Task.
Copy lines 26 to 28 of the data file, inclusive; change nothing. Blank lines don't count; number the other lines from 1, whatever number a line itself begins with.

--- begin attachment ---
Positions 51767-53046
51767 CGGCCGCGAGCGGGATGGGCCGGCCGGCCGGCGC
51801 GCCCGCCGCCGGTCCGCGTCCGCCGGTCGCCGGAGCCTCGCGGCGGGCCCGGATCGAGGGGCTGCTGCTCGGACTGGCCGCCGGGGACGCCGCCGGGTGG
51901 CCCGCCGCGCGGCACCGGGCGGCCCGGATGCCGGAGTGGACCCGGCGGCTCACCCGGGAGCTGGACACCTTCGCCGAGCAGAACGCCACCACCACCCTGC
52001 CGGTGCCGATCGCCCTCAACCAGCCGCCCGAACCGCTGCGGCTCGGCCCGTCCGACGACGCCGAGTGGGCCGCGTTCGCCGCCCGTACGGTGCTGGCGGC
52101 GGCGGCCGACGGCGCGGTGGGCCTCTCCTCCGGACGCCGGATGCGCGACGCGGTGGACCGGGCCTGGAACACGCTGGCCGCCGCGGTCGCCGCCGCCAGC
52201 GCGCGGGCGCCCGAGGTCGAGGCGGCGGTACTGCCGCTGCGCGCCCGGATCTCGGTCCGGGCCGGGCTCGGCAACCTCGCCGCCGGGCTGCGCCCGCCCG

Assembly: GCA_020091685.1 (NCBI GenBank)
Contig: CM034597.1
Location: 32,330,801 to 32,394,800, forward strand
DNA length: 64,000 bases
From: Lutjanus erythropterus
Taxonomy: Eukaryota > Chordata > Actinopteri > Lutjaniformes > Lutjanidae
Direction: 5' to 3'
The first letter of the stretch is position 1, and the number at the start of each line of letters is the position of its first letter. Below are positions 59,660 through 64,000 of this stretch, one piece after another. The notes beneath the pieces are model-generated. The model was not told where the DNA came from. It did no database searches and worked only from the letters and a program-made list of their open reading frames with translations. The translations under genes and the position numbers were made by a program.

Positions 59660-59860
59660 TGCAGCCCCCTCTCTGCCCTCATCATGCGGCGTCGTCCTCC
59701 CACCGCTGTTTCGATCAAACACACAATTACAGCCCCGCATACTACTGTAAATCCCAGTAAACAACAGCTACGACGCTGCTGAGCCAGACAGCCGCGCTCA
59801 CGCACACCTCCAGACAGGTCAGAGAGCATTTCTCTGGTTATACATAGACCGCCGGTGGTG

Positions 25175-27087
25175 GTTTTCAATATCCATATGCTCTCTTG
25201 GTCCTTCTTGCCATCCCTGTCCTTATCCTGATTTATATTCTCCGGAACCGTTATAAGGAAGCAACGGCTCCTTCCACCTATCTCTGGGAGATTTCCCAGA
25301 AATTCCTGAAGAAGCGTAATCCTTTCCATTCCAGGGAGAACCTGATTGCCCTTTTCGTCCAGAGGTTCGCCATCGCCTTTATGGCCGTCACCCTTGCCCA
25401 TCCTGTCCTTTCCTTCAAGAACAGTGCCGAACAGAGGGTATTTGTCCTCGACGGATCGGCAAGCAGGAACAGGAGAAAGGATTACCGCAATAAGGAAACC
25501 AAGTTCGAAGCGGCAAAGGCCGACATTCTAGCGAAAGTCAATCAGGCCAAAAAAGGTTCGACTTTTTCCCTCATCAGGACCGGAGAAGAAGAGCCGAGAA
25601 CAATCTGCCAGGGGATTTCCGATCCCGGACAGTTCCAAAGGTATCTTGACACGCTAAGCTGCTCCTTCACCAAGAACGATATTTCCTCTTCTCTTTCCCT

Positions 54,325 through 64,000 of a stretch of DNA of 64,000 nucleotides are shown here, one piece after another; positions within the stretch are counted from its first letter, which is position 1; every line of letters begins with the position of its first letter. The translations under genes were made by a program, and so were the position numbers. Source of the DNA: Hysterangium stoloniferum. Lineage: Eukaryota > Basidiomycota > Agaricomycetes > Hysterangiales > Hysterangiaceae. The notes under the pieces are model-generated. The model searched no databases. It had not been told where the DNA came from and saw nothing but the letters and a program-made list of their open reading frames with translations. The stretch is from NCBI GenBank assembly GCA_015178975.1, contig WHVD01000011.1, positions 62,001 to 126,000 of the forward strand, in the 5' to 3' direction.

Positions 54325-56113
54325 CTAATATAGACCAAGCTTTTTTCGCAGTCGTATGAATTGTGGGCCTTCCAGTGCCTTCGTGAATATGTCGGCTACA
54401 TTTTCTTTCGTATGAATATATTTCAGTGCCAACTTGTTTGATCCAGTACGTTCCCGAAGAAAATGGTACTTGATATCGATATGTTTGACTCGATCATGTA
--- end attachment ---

25601 CAATCTGCCAGGGGATTTCCGATCCCGGACAGTTCCAAAGGTATCTTGACACGCTAAGCTGCTCCTTCACCAAGAACGATATTTCCTCTTCTCTTTCCCT

Positions 54,325 through 64,000 of a stretch of DNA of 64,000 nucleotides are shown here, one piece after another; positions within the stretch are counted from its first letter, which is position 1; every line of letters begins with the position of its first letter. The translations under genes were made by a program, and so were the position numbers. Source of the DNA: Hysterangium stoloniferum. Lineage: Eukaryota > Basidiomycota > Agaricomycetes > Hysterangiales > Hysterangiaceae. The notes under the pieces are model-generated. The model searched no databases. It had not been told where the DNA came from and saw nothing but the letters and a program-made list of their open reading frames with translations. The stretch is from NCBI GenBank assembly GCA_015178975.1, contig WHVD01000011.1, positions 62,001 to 126,000 of the forward strand, in the 5' to 3' direction.

Positions 54325-56113